Anyway, it’s not tempting enough for me to back as I’d get no use out of it whatsoever, but I admire the attempt, the goals of the project and the attempt to stay reasonable with critics. Unflinchingly tackling difficult concepts is a worthy thing to try to do.


Taboos in Gaming: The Overlooked

In the fuss about me, the remainder of the panels and events Indie+ haven’t gotten the profile and attention that they should have. People who claim to care about their voices and concerns instead chose to fixate on me, to the cost of the other events.

Let’s do something to fix that a bit:

Examining Games

Theory-RealityComputer games are big business and because they’re big business they attract serious study without anyone feeling that they’re being silly for doing do. Tabletop RPGs attract less money and attention but they’re no less worthy of study in their own way and the same revelations and improvements in craft that computer games have gained in this way can – perhaps – be applied to roleplaying games.

Computer games studies such as this are a good starting point, though there’s a lot about computer games that simply doesn’t apply or that is made more complicated by the fact that between the producer and consumer there is the additional filter of the Games Master.

Matters are further complicated by the fact that RPGs run the gamut from tightly focussed games that target a single experience and mode of play to toolkits that are virtually devoid of narrative or worldbuilding content.

We have had GNS Theory, which has been the only theory to really gain any traction, despite being superseded by The Big Model. The problem with most of these approaches is that they are conspicuously ideological and, tellingly have not produced any knock-out, successful games as of yet. At least not commercially successful. Artistically successful is always arguable but the two need not be mutually exclusive. In the computer gaming world many of the most successful and impactful games are also those that have treated the audience as having intelligence and desire for good story alongside the game aspect.

I think we need a more objective, non-partisan, examination of RPG theory and practice and I’m not sure I’m the best person to do it, but somehow around work I’ll give it a try. Can anyone reference me to some more design models and approaches covered on a teaching/academic basis in computer games so that I can piggyback on their studies a little?

Is Tabletop Gaming Good for You? (Yes)

Nobody with that much afro can possibly be having a bad time.

Why Tabletop Roleplaying Games Are Good For You

Berin Kinsman is a writer and game designer. He’s the boss at Asparagus Jumpsuit, and blogs about creativity in its various forms at
There is a perception among non-gamers that tabletop roleplaying is merely another form of escapism. It’s something geeks do to avoid reality, like going to the movies, becoming obsessed with television shows, living inside of novels, or getting sucked into video games. There are marked difference between roleplaying games and other forms of escapism, though. Here are four reasons why roleplaying is actually good for you.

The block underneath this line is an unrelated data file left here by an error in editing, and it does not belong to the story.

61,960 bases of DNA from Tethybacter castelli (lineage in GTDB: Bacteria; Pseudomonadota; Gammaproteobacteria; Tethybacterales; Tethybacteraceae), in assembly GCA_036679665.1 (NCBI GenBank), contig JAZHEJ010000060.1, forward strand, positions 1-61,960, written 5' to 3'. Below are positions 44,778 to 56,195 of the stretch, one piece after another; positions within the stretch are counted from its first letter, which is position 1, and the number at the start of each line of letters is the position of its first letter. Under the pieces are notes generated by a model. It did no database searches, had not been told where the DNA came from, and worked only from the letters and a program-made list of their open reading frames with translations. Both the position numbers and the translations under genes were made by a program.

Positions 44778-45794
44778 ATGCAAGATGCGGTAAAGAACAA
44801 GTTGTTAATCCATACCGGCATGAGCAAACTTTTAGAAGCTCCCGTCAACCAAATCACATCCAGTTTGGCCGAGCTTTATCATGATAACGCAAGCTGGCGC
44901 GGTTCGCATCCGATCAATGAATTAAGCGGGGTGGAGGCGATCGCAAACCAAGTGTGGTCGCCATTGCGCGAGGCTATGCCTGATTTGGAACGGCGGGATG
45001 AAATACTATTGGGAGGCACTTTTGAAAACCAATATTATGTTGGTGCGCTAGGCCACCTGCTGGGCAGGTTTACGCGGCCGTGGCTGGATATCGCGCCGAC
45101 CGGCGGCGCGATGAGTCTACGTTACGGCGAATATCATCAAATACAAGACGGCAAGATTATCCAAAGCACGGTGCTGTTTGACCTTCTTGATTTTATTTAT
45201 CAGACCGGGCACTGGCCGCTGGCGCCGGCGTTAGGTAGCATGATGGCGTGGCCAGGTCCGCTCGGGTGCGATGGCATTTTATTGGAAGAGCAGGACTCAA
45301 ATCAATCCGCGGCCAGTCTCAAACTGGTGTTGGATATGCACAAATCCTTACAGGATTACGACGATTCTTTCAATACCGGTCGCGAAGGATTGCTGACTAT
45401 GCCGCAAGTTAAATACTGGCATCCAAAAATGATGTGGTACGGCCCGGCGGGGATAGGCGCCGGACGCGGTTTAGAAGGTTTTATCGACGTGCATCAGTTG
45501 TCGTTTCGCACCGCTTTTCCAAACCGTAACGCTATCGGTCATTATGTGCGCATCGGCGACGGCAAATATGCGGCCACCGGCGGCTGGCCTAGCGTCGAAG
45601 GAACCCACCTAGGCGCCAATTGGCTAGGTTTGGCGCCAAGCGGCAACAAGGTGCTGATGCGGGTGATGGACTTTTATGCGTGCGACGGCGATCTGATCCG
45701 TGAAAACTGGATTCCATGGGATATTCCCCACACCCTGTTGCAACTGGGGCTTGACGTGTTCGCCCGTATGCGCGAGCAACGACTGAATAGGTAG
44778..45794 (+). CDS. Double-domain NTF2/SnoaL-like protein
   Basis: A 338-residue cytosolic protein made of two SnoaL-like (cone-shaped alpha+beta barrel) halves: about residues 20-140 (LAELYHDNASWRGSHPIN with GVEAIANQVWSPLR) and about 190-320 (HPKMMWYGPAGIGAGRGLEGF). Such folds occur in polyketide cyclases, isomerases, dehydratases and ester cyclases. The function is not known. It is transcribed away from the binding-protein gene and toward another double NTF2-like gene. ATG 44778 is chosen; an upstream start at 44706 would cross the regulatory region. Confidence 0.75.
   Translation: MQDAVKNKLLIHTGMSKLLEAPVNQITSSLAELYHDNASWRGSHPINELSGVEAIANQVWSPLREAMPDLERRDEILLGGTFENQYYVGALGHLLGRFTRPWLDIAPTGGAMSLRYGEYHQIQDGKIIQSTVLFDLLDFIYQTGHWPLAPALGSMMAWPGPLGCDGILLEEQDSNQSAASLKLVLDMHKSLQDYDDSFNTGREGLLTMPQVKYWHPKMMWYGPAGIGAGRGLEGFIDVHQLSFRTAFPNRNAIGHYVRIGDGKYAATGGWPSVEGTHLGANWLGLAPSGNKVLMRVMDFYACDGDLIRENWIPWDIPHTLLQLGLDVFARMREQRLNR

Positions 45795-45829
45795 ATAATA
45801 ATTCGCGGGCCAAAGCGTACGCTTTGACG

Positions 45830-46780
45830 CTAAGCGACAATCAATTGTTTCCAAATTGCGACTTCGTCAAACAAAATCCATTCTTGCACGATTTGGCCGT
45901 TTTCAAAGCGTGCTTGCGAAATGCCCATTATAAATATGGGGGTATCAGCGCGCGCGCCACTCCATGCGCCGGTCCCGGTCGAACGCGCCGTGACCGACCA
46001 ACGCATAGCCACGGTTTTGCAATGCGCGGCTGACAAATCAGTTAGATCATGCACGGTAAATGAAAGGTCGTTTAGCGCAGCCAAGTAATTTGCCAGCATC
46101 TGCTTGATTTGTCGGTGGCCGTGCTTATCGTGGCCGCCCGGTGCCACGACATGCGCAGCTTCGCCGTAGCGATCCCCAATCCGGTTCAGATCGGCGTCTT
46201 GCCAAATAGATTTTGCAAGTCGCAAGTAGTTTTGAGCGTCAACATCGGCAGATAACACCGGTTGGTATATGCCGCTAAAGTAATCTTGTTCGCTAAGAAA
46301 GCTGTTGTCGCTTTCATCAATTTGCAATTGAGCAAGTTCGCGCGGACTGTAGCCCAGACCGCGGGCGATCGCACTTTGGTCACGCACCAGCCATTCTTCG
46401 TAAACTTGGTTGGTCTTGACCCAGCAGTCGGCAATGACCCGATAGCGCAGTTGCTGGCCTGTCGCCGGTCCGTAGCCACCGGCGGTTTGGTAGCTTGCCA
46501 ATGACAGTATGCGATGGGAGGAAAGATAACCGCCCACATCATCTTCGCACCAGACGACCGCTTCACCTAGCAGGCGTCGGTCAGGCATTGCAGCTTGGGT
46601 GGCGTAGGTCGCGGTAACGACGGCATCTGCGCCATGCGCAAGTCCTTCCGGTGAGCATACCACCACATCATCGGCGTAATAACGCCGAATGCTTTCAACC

Tabletop is social
While some people now play online via Skype, Google Hangouts, and dedicated “virtual tabletops”, the majority of roleplayers still meet face-to-face to play. That means putting down the electronics, getting off the internet, and interacting with live people. The game is played largely through conversation, with periodic pauses to roll dice, flip cards, or move counters. Players don’t only have to know the rules of the game; they need to possess some level of interpersonal skills, and for young people it is a way to develop them. There is a greater level of positive social interaction than in many non-geek activities.

Tabletop is literate
Roleplaying is reliant upon the written word. From thick core books to short PDF documents, everything from the rules to the details of the setting requires you to read. It leads to other reading, too, from fantasy, science fiction, or horror novels to history, biography, and all sorts of topics directly or indirectly related to your preferred genre. Anything that gets people to read is a good thing. It also requires some level of writing, whether it’s filling out a character sheet, writing a background story for your character, or creating your own game material.

Tabletop is creative
Roleplaying requires problem-solving and decision making. You aren’t given a limited set of options to choose from, as in a video game, and the choices you’re able to make for your character are wide open. You get to affect the fictional setting in ways that reading and watching don’t allow. Many people paint miniatures or draw pictures of their characters, but even if they don’t, they’re collaborating with other players on shaping a story and building a world. You don’t just get to imagine possibilities, you get to shape them and act upon them by exercising your imagination.

Tabletop is active
Other forms of escapism involve sitting still while entertainment is presented to you. Roleplaying, as shown above, involves active engagement on several levels. In my high school it was used as an effective tool for special education students to help them develop social skills, get enthusiastic about reading, and express themselves constructively. It’s my preferred form of escapism, because I’d much rather sit around talking with friends and collaborating on something than drinking, watching football, or playing a video game where my choices and options have already been defined for me.